Tomen y Mur

Tomen y Mur is one of those special places whose history covers thousands of years, with one chapter being the era of Robert of Rhuddlan. The site has been fortified for two thousand years Local people were there first Welsh mythology references the place with a story of Lleu and Blodeuwedd in the Mabinogion. Romans 78 AD and abandoned it in 140 AD. Built walls, a fort, barracks, baths, parade ground, and small amphitheater—one of the few for just military personnel but an indication of the hardship of the posting. The reason for the fort was because in the 50s AD, the Ordovices had wiped out a Roman legion Roman response was to move into the area in force and almost eliminate the entire people. Tomen y Mur was built to oversee the remaining few and protect the crossroads of Read more…

Conwy Castle

Conwy Castle was begun in March 1283 as part of Edward’s Iron Ring of Castles and mostly completed by 1289 to the tune of 15,000 pounds (over ten million today) The previous castle in the area was at Deganwy, which is visible from Conwy’s walls but was destroyed during the wars with King Henry and not rebuilt Edward built the castle on the western side of the Conwy River as a foothold in the heart of Gwynedd and controls and important river crossing To build castle and town Edward destroyed the monastery of Aberconwy, patronized by the Welsh princes as well as Llywelyn’s palace Like many of the iron ring, consisted of castle and planted town of English settlers, all surrounded by massive stone walls 8 great towers in a relatively compact castle, also, like the others, designed by James Read more…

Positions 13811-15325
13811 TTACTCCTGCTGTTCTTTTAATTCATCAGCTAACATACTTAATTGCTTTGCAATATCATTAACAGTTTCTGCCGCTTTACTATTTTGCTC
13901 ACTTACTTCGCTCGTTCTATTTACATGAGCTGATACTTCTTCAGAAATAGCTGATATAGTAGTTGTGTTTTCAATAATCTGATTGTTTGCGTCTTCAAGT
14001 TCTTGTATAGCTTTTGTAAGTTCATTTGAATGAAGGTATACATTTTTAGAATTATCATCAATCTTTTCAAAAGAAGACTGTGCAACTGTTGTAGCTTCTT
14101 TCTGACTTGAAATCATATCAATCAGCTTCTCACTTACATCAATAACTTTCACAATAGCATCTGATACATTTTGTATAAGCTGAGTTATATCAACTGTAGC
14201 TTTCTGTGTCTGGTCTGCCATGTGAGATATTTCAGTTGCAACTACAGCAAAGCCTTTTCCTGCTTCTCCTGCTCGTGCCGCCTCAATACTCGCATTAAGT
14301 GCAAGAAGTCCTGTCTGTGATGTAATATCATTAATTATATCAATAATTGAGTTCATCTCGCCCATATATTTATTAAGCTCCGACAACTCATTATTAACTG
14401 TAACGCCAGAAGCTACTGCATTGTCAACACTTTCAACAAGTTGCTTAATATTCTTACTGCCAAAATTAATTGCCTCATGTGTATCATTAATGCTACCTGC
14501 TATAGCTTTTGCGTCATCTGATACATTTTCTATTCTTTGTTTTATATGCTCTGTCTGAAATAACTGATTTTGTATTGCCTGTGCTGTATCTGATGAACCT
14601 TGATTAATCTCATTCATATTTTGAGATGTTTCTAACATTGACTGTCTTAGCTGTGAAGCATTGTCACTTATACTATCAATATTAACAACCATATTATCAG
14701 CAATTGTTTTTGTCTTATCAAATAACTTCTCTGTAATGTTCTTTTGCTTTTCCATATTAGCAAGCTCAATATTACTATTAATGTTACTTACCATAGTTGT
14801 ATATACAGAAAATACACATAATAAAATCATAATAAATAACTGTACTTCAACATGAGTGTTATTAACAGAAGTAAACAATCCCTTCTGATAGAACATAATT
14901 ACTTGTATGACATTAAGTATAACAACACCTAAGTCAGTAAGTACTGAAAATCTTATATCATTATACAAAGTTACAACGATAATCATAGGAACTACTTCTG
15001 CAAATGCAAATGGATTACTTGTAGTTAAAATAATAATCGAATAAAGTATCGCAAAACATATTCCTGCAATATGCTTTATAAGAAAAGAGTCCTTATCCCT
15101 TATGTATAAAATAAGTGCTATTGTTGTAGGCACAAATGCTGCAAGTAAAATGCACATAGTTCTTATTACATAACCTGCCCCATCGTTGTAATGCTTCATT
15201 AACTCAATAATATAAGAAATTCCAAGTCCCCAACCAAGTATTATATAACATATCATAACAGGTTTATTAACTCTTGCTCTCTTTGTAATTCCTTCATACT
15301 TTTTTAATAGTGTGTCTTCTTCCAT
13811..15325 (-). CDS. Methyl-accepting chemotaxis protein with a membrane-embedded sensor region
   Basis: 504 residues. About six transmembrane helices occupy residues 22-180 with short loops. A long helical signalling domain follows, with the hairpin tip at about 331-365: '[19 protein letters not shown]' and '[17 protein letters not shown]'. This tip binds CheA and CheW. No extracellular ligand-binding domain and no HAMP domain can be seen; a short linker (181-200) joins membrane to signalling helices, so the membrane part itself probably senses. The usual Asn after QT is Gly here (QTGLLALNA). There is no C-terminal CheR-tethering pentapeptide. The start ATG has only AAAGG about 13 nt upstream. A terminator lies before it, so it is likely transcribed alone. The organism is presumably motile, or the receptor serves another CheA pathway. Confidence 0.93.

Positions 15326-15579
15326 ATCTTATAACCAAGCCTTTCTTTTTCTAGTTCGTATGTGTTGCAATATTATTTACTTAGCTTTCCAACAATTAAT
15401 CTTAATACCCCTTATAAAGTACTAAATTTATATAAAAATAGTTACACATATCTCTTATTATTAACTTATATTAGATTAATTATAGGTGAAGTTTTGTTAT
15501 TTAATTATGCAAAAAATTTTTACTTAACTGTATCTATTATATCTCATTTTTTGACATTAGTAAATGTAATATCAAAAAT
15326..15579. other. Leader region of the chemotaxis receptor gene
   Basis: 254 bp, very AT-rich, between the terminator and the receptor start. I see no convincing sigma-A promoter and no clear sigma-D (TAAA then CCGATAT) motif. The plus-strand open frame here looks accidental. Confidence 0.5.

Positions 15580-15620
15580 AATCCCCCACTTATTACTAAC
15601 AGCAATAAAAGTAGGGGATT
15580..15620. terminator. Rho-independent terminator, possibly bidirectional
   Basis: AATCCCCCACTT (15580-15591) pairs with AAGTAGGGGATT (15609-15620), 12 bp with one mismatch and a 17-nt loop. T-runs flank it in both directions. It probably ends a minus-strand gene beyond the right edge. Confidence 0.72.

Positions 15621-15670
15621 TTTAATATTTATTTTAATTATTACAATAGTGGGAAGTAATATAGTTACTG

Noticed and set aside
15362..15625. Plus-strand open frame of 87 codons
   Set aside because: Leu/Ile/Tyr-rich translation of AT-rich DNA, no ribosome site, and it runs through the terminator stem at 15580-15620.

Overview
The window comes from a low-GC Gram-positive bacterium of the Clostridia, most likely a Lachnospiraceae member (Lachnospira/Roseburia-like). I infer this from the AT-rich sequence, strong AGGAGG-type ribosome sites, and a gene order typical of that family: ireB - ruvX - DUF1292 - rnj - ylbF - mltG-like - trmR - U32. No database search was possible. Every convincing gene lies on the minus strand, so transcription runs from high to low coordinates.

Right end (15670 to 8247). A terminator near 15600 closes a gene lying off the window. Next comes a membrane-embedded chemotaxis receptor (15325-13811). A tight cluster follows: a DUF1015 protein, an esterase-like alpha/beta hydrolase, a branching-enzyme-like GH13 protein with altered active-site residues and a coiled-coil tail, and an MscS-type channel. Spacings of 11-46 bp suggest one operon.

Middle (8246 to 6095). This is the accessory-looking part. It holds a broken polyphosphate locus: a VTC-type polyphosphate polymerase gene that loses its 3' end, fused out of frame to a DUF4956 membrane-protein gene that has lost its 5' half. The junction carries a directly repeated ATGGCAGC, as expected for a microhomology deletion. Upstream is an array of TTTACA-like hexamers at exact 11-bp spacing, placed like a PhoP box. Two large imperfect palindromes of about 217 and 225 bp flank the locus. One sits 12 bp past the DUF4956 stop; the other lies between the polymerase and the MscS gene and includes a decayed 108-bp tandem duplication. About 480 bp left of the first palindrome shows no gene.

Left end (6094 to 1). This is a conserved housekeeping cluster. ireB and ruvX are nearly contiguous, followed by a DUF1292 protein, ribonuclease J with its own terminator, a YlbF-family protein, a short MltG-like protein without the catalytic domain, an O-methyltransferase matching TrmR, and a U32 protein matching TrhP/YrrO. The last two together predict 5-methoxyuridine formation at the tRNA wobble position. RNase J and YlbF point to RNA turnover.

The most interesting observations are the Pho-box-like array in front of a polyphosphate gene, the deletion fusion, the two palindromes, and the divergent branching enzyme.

Trim Castle

Trim Castle is located on the Boyne River at the edge of The Pale–the border between Norman controlled Ireland and Gaelic Ireland. One of the largest castles in Ireland, it was built by Hugh de Lacy and his son Walter in the 12th and 13th centuries. The first Norman conquest of Ireland began in 1171 with the arrival of King Henry II, determined to rein in the power of Strongbow, who had arranged for himself to be King of Leinster by marrying the current king’s daughter. The Normans very quickly carved out a portion of Ireland for themselves, called ‘The Pale’, which included the area from Dublin to the Boyne River. Hugh de Lacy, as one of these original magnates, was granted the Lordship of Meath and effective rule over much of Norman-controlled Ireland. It continued to be a powerful Read more…

Roche Castle

Roche Castle is located in Ireland, northwest of Dundalk. It was built by the Verdun family in 1236 as part of the Norman conquest of Ireland that began in 1169. Bertrum de Verdun arrived in Ireland for the first time with Prince John, son of Henry II, before he became king. John had been declared Lord of Ireland by his father in 1177, though he didn’t arrive in Waterford until 1185, at which point Verdun was granted lands and built his first castle. John’s visit did not go well, mostly because John managed to offend all the native Irish leaders by laughing at their looks and promising his Norman barons their land. In addition, he developed an antagonism for Hugh de Lacy, who held the Lordship of Meath and was the most powerful Norman in Ireland. The Verduns managed to Read more…

Denbigh Castle